The US is descending into tribalism, Nobel laureates say hold Myanmar accountable, Israel’s church taxes increase tensions over East Jerusalem, Threats of force not the answer in the South China Sea, German courts push a green shift in the auto industry

A roundup of global commentary for the March 12, 2018 weekly magazine.

Eugene Hoshiko/AP/File
Guided missile destroyer USS Lassen arrives at the Shanghai International Passenger Quay in Shanghai, China, for a scheduled port visit, April 8, 2008. The USS Lassen sailed past one of China's artificial islands in the South China Sea, Oct. 27, 2015, in a challenge to Chinese sovereignty claims that drew an angry protest from Beijing.

The Guardian / Lagos, Nigeria

The US appears to be descending into tribalism

“Tribalism stems from primordial, visceral and oftentimes fanatical sentiments and emotions...,” writes Irene Fowler. “Africa has all too often witnessed the end results of tribalism run amok which have manifested in institutionalized persecutory attacks, civil conflict and ... barbarity.... The current morass afflicting the American political landscape is being increasingly characterized by the U.S. press and political analysts as ‘tribal.’ The irony is palpable as African nations seemed to have conquered the worst of the tribal demons of decimation in our slow march towards functioning democracies. The strong support of U.S. administrations in these efforts was [once] guaranteed in their ... role as stake holders and exemplars of democracy.”

The Daily Star / Dhaka, Bangladesh

Nobel laureates remind us to hold Myanmar accountable

“The recent comments made by three Nobel laureates when they visited Rohingya refugee camps in Cox’s Bazar, have brought to the fore the need for the international community to be unanimous in taking concerted action against the genocide that forced more than a million Rohingyas to flee their homeland, Myanmar,” states an editorial. “Tawakkol Karman, Shirin Ebadi and Mairead Maguire, all Nobel Peace Prize winners ..., have called for those responsible for the killings, gang rapes and burning of villages to be tried in the International Criminal Court.... The international community has a responsibility to make Myanmar accountable for its actions....”

The Jordan Times / Amman, Jordan

Israel’s pre-Easter taxes increase tensions over East Jerusalem

“Jerusalem heads of churches ... have all decided to close down the doors of the Church of Holy Sepulchre in East Jerusalem in protest of Jerusalem municipality’s decision to levy taxes (Arnona) on church-owned properties in East Jerusalem on the pretext that they are not places of worship...,” states an editorial. “The intended measures of Jerusalem municipality also target churches’ right to sell church-owned lands or properties to private buyers.... Hitherto, no such taxes were ever imposed on church properties and no restrictions were ever imposed on the sale of properties belonging to churches in Jerusalem.... This whole provocative Israeli move further exacerbates tensions over the status of East Jerusalem, and puts both Muslims and Christians on a collision course with Israel.”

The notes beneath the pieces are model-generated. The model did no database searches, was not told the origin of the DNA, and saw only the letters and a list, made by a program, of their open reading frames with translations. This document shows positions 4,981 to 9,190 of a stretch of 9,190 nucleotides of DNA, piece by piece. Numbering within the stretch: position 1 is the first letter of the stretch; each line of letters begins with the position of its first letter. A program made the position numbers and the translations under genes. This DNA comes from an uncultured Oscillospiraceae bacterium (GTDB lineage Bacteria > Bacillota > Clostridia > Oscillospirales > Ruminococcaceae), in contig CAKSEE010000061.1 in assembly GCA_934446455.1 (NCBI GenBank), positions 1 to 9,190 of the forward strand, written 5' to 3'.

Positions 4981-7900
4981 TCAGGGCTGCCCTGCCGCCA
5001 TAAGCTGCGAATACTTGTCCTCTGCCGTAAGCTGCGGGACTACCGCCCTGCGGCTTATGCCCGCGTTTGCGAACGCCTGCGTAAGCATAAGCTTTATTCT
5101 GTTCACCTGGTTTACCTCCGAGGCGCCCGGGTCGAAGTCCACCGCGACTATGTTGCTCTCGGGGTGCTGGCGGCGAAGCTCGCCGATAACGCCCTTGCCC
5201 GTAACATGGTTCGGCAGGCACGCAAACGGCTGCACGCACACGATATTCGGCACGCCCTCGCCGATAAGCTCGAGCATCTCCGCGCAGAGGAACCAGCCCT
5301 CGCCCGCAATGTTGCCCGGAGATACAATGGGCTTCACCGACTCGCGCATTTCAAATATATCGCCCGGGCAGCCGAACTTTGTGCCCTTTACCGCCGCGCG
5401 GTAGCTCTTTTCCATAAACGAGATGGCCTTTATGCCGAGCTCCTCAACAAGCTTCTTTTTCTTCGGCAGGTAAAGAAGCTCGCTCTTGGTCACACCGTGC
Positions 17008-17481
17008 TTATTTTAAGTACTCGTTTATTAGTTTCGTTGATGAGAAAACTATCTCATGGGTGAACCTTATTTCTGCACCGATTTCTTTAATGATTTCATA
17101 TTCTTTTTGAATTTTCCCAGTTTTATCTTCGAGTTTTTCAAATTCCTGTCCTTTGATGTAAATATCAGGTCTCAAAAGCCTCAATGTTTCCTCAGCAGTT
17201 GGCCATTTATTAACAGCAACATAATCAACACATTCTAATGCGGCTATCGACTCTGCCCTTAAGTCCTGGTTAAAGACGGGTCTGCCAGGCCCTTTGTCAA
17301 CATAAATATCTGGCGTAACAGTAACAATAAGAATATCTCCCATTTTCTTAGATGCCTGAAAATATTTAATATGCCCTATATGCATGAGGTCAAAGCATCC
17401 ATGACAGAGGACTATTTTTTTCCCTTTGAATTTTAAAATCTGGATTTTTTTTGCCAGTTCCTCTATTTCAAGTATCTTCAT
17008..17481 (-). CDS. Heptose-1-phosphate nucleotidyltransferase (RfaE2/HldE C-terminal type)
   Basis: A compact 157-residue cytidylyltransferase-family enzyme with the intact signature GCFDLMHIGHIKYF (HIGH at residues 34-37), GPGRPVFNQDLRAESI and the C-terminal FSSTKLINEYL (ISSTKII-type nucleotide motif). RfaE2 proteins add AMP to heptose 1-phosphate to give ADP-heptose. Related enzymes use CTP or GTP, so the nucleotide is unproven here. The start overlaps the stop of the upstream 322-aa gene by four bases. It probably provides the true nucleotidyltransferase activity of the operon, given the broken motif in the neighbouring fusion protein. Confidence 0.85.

The Sydney Morning Herald / Sydney, Australia

Threats of force will not move China from the South China Sea

“When Malcolm Turnbull was in Washington [recently] the US hawks were out in force, parading their demands that Australia send warships on freedom-of-navigation exercises in shallow waters [in the South China Sea] that China’s now claiming as its own,” writes Nicholas Stuart. “Doing so would not merely be futile and pointless; nothing would demonstrate more effectively that China has already outmanoeuvred the West. No matter how often foreign ships sail through these waters, nothing will change the physical reality.... The way to change the situation isn’t through increasing the stakes and doubling down on threats of force.... [T]he way to resolve any issues is to talk.”

Deutsche Welle / Bonn, Germany

Germany’s courts shift green momentum to the auto industry

“In the early years of Angela Merkel’s time in office, she was known as the ‘climate chancellor’...,” writes Jens Thurau. “The problem is, she forgot to take Germany’s influential auto industry along for the ride into an eco-friendly future. The country’s carmakers reacted accordingly. They continued [to] build vehicles heavy on horsepower and neglected to develop electric alternatives.... Germany’s top administrative court has now accepted a complaint lodged by environmental activists. If air pollution levels continue to be higher than allowed ... then municipalities are now allowed to (and will eventually have to) keep diesel cars off the streets.... Germany is phasing out nuclear energy and has built thousands of wind and solar farms. Now the environmental momentum has shifted to the auto industry....” 

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